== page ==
Updated: Apr 19
1. Rivaner (25% of the Grand-Duchy's total wine production)
Widely used to produce popular consumer wines, this variety is a base for uncomplicated wines with a pleasant acid structure and fruity notes, which explains its number one position.
2. Pinot Gris (15%)
The cultivated acreage for Pinot Gris has doubled in the last 20 years. Producing wines with fresh, pleasant acidity and pleasant minerality, the cultivars lead to ideal accompaniments for gastronomic but also traditional cuisine. Its increasing popularity might be associated with its famous Italian counterpart “Pinot Grigio”, a worldwide hit. Folie à 9° contains 10% of Pinot Gris.
3. Auxerrois (14%)
Leading to elegant wines, sometimes reminding of a white Burgundy, Auxerrois wines almost never disappoint. A rather rare cultivar, it is used to produce gastronomic wines and has mellow style, fresh and fruity but also complex at the same time. Auxerrois makes up 60% of Folie à 9°’s content.
4. Riesling (13%)
The ‘King of white wines’, probably the most famous Luxembourgish cultivar, is only at fourth position. Riesling is indeed the most cultivated variety in Germany (22% of total production), but not in Luxembourg.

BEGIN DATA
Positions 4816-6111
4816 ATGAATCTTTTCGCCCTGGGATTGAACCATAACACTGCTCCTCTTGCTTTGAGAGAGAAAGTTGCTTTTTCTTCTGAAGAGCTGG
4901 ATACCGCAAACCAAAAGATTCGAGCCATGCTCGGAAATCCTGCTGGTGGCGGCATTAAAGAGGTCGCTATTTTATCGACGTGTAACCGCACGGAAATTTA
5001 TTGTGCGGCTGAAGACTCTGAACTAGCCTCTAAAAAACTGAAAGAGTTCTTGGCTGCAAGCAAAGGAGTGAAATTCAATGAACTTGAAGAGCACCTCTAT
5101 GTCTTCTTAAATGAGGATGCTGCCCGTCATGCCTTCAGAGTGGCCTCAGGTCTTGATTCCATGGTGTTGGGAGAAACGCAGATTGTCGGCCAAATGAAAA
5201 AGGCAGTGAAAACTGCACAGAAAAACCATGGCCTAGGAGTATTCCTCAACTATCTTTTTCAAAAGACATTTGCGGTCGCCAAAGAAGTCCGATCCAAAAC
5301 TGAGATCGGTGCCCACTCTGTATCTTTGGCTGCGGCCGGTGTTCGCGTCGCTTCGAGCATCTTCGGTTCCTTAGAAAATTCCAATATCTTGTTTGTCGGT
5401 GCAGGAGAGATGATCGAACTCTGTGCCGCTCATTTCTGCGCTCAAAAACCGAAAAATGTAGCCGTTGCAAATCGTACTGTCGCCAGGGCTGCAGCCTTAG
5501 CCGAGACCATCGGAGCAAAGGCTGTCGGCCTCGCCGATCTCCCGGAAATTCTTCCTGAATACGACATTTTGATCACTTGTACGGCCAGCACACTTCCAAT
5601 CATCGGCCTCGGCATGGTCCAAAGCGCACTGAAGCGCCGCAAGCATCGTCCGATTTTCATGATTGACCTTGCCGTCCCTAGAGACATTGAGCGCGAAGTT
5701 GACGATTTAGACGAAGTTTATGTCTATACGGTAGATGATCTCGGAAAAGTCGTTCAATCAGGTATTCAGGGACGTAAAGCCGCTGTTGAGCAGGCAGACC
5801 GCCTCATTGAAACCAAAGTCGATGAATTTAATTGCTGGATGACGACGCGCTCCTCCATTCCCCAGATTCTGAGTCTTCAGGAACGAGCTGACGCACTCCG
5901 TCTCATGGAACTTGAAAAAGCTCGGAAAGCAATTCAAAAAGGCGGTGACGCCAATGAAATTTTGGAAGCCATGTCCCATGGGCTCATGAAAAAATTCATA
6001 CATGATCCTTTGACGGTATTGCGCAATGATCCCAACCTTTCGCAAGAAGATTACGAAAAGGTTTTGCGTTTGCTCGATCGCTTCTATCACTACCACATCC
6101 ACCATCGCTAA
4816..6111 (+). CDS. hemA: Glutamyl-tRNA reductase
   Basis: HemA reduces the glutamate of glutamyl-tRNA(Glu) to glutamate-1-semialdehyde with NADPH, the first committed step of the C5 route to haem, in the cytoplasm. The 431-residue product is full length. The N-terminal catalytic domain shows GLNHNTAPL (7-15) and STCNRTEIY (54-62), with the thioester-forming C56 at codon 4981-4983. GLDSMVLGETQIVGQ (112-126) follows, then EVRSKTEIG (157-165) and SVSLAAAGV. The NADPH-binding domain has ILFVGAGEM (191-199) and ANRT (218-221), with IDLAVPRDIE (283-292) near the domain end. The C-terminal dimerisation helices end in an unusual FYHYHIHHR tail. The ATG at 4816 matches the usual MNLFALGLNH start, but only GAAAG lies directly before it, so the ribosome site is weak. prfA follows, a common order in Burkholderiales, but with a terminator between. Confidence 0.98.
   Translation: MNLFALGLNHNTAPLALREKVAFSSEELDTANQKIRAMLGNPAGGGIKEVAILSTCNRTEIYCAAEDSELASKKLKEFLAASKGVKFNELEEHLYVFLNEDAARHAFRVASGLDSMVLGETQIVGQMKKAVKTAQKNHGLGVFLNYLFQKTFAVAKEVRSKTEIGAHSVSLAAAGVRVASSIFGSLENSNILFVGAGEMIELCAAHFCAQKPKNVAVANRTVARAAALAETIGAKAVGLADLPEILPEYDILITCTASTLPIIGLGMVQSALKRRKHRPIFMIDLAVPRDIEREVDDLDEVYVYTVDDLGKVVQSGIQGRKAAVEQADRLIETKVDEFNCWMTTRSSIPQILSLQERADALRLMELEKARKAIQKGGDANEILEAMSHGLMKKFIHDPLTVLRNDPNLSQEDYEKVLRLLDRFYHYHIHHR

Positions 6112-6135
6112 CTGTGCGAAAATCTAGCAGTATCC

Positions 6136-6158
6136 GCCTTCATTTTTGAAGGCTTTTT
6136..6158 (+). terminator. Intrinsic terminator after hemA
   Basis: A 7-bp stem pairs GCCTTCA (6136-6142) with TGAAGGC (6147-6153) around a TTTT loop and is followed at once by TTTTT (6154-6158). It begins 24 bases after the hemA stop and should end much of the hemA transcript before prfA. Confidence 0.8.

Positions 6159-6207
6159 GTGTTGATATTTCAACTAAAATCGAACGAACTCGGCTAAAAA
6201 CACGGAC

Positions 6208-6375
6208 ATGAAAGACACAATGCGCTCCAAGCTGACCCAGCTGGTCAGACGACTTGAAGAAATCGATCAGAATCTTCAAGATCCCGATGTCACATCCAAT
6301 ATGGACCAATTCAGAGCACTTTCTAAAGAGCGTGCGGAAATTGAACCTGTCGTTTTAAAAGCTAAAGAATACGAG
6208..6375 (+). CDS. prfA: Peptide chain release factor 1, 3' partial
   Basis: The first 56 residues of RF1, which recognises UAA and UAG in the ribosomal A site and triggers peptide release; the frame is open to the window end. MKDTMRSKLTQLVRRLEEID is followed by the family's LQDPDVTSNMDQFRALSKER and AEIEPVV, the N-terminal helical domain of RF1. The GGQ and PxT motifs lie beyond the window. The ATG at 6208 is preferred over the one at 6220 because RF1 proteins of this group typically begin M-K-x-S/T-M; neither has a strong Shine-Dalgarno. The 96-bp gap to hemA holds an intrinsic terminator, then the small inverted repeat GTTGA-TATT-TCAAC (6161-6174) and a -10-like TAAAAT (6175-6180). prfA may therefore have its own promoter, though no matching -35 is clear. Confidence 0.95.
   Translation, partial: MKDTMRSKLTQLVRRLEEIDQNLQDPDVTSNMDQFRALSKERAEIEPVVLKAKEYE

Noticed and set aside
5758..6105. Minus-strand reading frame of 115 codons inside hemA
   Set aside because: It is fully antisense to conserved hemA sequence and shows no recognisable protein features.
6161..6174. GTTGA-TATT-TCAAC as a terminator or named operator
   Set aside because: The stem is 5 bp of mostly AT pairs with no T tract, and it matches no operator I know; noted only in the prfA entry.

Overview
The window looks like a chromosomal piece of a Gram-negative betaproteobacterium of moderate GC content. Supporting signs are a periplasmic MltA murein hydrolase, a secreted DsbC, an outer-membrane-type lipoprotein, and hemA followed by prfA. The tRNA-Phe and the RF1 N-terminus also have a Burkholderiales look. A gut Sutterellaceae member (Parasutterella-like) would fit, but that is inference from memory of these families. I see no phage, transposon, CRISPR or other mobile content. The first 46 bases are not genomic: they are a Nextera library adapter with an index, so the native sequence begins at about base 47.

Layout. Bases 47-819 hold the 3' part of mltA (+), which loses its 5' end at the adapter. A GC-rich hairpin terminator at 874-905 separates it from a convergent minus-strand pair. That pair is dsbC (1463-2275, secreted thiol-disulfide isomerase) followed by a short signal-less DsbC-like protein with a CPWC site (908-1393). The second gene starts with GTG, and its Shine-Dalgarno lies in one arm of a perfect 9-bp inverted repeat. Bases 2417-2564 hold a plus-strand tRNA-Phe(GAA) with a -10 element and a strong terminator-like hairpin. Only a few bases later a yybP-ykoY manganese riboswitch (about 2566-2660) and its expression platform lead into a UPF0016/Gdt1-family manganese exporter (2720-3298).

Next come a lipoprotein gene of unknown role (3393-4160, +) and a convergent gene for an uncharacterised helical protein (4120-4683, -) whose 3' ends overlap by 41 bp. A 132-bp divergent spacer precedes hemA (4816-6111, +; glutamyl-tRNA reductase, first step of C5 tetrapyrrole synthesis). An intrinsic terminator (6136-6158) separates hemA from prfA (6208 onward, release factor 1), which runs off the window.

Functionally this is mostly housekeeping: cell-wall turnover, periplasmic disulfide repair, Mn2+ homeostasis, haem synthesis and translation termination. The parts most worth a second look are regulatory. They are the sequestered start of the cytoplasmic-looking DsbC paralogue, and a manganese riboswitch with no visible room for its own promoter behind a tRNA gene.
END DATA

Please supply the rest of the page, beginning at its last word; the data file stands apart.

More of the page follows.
Luxembourgish Riesling wines are incredibly multi-facetted and “breathe” the shell limestone soil on which the vines grow. Its acidity is stimulating, and its aromas range from exotic fruits to citrus fruits and apple, with an elegant minerality and spicy overtones.
5. Pinot blanc (12%)
An important basic wine for crémant, Pinot blanc produces basic wines that can have notes of pineapples and hints of almonds. Very often grown in oak barrels, the fruity notes can shift to buttery overtones.
6. Elbling (7%)
Historically used as a basis for crémant, Elbling produces excellent low alcohol crispy wines with aromas of citrus fruit and sometimes pomegranate. Elbling makes up 20% of Folie à 9°.
7. Gewürztraminer (2%)
This special cultivar presents an explosion of aromas ranging from lychee and peach to grapefruit and honey with a perfect balance between sweetness and acidity. Quite common in Alsace, its wines can be an exquisite accompaniment to cheese platters.